Lighting the Lamp With Rick Ackerman
The surprisingly resilient Phoenix Coyotes trot into town tonight with revenge on their minds. The Blues collared them in front of their fans in Phoenix a week ago as Chris Stewart enjoyed a four point night and Jake Allen starred with 23 saves, many of the spectacular variety, in a 6-3 rout. With nearly identical records, including goals for and against, St. Louis and Phoenix are evenly matched, although the Coyotes play better at home and the Blues play better on the road. The Note desperately needs to improve on home ice and make the TradeStocks Center a rink NHL opponents fear and dread visiting, as was the case last season. Home-ice dominance is a must if the Blues are to qualify for the playoffs and make a serious run for the Cup. So far, this season has been tough on Blues Nation as the boys in blue suffer from inconsistency and the inability to play a 60-minute game.
The Coyotes were actually founded in 1972 as the Winnipeg Jets. Successful expansion in 1967 that doubled the size of the NHL prompted the formation of a rival professional league, the World Hockey Association in 1971. The founders of the WHA, American promoters Dennis Murphy and Gary Davidson, hoped to capitalize on the lack of professional hockey in a number of large metropolitan areas, including Ottawa (Nationals), Houston (Aeros), Cleveland (Crusaders), Quebec (Nordiques), Edmonton (Oilers) and Winnipeg. The new league was not considered much of a threat until the Jets shocked the hockey world by signing superstar Bobby Hull to a five year million dollar contract with a million dollar signing bonus. The Jets were the most successful WHA team, winning three Avco Cup championships, led by Hull, centers Ulf and Kent Nilsson and winger Anders Hedberg. Former Blues that played for the Jets included Norm Beaudin, Chris Bordeleau, Ab McDonald, Fran Huck, Gerry Odrowski, and goaltender Ernie Wakely.
The Jets were absorbed into the NHL when the WHA folded in 1979. but could never translate its success in the WHA to the NHL. With their best players lost in a reclamation draft, the Jets finished with the worst record in NHL history (only nine wins in 1980-81). They improved to make the playoffs 11 times in the next 15 years, but could only win two series. Spiraling player salaries and operating expenses combined with the weak Canadian dollar to force the Jets' owners to finally accept an offer to purchase the franchise from a group in Phoenix, headed by Richard Burke and minority partner Jerry Colangelo, owner of the NBA's Phoenix Suns. The NHL's smallest market (with the smallest arena) could just not compete financially.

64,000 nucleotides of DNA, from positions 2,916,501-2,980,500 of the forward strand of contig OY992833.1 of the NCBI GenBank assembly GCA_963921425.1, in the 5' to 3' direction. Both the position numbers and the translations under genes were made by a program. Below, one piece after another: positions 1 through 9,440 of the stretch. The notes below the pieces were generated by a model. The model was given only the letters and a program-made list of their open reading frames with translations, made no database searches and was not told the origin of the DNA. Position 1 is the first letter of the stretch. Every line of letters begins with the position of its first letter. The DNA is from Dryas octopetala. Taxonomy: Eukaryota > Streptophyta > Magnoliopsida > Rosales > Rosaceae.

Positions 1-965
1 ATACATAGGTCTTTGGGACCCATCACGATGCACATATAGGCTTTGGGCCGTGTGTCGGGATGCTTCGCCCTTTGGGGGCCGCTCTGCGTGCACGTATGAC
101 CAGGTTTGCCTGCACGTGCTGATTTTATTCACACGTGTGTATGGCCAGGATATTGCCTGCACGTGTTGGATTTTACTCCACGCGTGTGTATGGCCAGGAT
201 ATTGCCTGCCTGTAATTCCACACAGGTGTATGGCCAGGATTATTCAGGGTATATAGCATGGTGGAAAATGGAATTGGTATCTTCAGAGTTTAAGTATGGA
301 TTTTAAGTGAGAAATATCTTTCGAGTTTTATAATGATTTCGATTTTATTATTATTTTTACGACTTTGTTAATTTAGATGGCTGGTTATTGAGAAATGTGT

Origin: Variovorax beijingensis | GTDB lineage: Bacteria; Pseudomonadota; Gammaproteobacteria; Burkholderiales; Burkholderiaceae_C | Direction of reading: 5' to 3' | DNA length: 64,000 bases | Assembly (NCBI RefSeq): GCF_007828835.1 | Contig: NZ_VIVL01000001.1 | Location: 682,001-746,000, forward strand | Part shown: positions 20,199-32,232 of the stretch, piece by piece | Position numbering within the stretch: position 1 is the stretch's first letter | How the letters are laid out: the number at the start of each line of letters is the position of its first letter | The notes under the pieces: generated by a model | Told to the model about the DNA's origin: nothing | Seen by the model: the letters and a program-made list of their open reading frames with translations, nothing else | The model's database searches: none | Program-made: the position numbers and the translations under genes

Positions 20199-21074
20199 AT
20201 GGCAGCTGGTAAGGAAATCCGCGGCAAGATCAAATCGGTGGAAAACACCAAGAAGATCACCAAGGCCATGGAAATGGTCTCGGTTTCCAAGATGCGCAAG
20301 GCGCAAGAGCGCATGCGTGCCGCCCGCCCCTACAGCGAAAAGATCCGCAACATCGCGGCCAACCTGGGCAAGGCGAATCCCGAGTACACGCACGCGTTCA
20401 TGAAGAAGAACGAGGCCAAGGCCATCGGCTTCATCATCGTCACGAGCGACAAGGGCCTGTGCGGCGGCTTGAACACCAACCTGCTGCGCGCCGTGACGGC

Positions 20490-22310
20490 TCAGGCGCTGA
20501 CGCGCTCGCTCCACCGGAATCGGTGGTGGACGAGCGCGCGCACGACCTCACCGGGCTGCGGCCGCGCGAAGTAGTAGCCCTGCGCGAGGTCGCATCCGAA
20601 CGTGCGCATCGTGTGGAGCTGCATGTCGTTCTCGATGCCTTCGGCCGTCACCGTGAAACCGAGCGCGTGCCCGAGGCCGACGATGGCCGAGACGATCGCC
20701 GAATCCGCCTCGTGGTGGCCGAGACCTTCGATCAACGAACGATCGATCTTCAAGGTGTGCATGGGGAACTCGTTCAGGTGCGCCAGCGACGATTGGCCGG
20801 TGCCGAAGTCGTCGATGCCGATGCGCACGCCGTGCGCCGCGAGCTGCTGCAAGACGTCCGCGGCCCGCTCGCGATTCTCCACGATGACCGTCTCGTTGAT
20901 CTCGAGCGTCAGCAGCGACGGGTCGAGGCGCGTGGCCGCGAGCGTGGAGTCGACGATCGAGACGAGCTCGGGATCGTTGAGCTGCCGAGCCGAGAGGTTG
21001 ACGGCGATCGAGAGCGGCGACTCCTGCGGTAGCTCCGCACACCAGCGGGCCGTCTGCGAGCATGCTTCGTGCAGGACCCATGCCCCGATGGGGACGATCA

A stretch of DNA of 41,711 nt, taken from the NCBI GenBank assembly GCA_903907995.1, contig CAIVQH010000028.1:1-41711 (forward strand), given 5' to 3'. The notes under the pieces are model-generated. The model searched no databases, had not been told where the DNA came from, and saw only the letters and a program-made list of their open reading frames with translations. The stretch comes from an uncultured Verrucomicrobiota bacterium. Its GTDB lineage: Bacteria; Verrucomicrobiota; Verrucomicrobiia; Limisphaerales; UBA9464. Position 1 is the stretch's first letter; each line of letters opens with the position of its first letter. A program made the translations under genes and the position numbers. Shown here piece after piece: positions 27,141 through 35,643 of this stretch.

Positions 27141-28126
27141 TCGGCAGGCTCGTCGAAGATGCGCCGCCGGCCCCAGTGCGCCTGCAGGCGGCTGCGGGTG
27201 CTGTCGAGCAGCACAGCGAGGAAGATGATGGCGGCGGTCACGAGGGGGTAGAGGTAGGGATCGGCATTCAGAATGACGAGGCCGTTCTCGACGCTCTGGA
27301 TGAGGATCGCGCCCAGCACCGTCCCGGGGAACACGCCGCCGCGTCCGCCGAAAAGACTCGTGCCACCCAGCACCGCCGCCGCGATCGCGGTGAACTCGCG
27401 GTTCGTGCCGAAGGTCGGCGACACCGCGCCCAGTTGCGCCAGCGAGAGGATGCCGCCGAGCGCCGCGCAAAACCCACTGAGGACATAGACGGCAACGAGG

A fan contest provided a new name and identity for the team from Canada and the Phoenix Coyotes started play in the NHL in 1996. Dynamic center Jeremy Roenick joined Keith Tkachuk, Rick Tocchet and Shane Doan to lead the desert dogs to six consecutive winning seasons, earning a playoff berth every year but one. Unfortunately, the franchise did not win a playoff series in Phoenix, the closest being 1999 when the Coyotes lost a heart-breaking game seven in a first round series to the Blues. Into the new century, the team became less and less competitive and fans started to stay away as the team floundered and lost game after game. Operating losses reached up to $40 million a year.
To make matters worse, the American West Arena was hardly suitable or adequate for hockey and it wasn't until 2003 that a new facility, the Glendale (now Jobing-dot-com) Arena was completed. Wayne Gretzky joined the franchise in 2000 (with free agent Brett Hull following in 2005), but even the Great One could not create decent on-ice performance and the team, as well as attendance, spiraled downward yet again. By 2008, it was made public that massive losses forced the NHL to directly fund the Coyotes organization and a year later the team declared bankruptcy. Two potential buyers were identified during hearings in Phoenix bankruptcy court, however the court voided a planned sale to Jim Balsillie (Mr. BlackBerry) of Hamilton, Ontario. So, the NHL bought the team and assumed all debts, negotiating a temporary lease with the city of Glendale. In 2010, a consortium of investors led by Chicago businessman Matthew Hulsizer reached a deal with the NHL, yet that fell apart when the Goldwater Institute of Phoenix threatened a lawsuit over municipal financial interests pertaining to the sale. The franchise remains in limbo, essentially owned and controlled by the NHL.
This is a crucial home-stand for the Blues and they simply must begin to consistently dominate on home-ice if they seek to seriously contend for Lord Stanley's Cup. Putting a muzzle on the Coyotes would further that goal.